After six long years of obsessive fans haunting Sky Ferreira's Instagram with breathless comments demanding new music (i.e. "where's the album sis" and "is it finally coming in 2049"), she has finally blessed us with the first taste of Masochism.
Her sophomore album's first single "Downhill Lullaby" is the product of years of anxiety, standing her ground, and perfectionism. Each passing year without new music only fueled Ferreira's desire to get everything just right. She led the music's production, alongside collaborators, Twin Peaks music supervisor Dean Hurley and Jorge Elbrecht, painstakingly. She enlisted world-class violinists (like Danish violinist Nils Gröndahl) to recreate the sounds in her head, which were apparently inspired by her fear of drowning in lakes.
So, with that, "Downhill Lullaby" is a pop-world zag when many pop stars would opt to zig, with its cinematic rock meets chamber-pop sensibilities. It's reminiscent of the surrealist, claustrophobic visions of David Lynch, who remains one of Ferreira's greatest inspirations.
In the song's opening seconds, we're met with a sweeping, swelling string orchestra that is like a warp of Disney's Fantasia, and Ferreira, as conductor, is a demented Mickey Mouse. "You leave me open, when you hit me," she sings about a minute in. OK! The song's evocative lyrics "I can see that you want me going downhill, too," address the seduction of a comedown while "blood and desire/ walked with the fire" and "come and teach me a lesson" promote themes of masochistic self-destruction. The smoldering instrumentation builds into a grungy, darkly rhythmic rock dirge, encompassing Ferreira's pain and pleasure — her terror and euphoria.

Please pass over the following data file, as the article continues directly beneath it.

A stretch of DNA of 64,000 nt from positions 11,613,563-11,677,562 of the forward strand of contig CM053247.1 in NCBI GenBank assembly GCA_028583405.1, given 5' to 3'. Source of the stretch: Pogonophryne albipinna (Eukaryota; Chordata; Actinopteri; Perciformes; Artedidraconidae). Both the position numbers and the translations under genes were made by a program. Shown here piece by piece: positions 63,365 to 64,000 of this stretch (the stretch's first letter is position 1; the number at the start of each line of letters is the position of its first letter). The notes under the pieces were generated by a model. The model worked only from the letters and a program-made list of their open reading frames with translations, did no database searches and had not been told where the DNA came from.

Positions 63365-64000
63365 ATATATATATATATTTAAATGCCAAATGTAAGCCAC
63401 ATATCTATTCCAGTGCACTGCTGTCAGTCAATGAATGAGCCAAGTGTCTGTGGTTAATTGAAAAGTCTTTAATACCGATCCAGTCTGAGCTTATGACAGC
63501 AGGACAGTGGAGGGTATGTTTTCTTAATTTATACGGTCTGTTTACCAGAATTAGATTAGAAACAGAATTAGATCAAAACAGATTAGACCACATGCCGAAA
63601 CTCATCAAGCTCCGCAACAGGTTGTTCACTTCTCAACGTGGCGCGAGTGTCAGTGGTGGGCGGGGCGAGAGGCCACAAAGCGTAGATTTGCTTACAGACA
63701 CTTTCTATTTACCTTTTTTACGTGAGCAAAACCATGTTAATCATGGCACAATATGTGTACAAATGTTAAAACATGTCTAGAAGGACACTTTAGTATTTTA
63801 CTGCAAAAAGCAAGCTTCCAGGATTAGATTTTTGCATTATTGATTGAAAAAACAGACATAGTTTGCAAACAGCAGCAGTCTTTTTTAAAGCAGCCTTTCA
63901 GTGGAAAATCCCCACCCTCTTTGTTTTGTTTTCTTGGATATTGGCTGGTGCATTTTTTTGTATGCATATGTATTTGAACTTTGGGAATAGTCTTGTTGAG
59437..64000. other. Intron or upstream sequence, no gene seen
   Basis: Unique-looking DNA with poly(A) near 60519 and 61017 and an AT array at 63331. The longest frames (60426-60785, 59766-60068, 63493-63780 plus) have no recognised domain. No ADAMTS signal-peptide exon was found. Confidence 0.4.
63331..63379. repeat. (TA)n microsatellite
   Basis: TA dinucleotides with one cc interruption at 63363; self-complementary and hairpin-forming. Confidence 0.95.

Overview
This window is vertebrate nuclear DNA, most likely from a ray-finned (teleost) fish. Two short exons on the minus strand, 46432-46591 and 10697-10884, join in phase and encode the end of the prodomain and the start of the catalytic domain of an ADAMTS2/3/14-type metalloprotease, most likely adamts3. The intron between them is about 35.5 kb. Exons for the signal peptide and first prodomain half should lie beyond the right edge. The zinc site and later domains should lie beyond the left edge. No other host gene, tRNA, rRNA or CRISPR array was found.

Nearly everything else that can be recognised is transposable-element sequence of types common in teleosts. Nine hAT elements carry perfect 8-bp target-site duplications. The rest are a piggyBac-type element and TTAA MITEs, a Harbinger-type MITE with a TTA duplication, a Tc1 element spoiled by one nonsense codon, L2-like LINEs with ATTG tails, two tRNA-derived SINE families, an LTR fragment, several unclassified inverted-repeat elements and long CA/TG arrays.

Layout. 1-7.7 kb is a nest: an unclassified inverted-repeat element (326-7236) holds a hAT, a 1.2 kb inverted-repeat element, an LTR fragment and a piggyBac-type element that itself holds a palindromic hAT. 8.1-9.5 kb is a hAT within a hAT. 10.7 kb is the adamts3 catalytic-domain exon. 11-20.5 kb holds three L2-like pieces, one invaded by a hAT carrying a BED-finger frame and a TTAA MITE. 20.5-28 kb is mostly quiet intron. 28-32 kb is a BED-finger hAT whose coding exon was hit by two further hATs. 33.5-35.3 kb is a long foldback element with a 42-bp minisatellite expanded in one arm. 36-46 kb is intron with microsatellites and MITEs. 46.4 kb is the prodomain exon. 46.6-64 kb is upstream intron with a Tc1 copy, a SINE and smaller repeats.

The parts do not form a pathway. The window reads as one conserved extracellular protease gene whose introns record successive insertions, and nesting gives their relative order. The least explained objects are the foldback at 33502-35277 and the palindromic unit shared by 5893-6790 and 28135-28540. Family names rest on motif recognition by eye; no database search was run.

And on a personal note (not that I have any experience with this), but hearing the sum of "Downhill Lullaby's" parts is sort of like coming down from a ketamine high, in '70s New York City, during the CBGB punk era, in a harsh midwinter, and trawling the streets in ripped fishnets, a ratty fur, and smeared maroon lipstick. The fact that this track provokes such strong (and moody) imagery in my mind only affirms Ferreira's singular power as an artist.
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In her past, specifically the promotional cycle surrounding her brilliant 2013 post-punk meets New Wave-indebted debut, Night Time, My Time, Ferreira has unfairly had to account for the bad behavior of men in her life, from handlers to boyfriends. It is something we often demand of young women forging their own uncompromising artistic paths, but something Ferreira actively fights against. She speaks out openly about what it takes to get her music made from vision to reality. For instance, she funded Night Time, My Time with her own money from high-profile modeling gigs. And in "Downhill Lullaby," you can hear the effort that goes into what we're now hearing today.
A major difference between Ferreira and most pop stars though, is that her spirit is so restlessly creative and her authenticity so hard-earned, that she hardly sounds like she's trying on the final product. In Ferreira's case, this is a Really Good Thing. In fact, it's her magic.
Photo courtesy of Sky Ferreira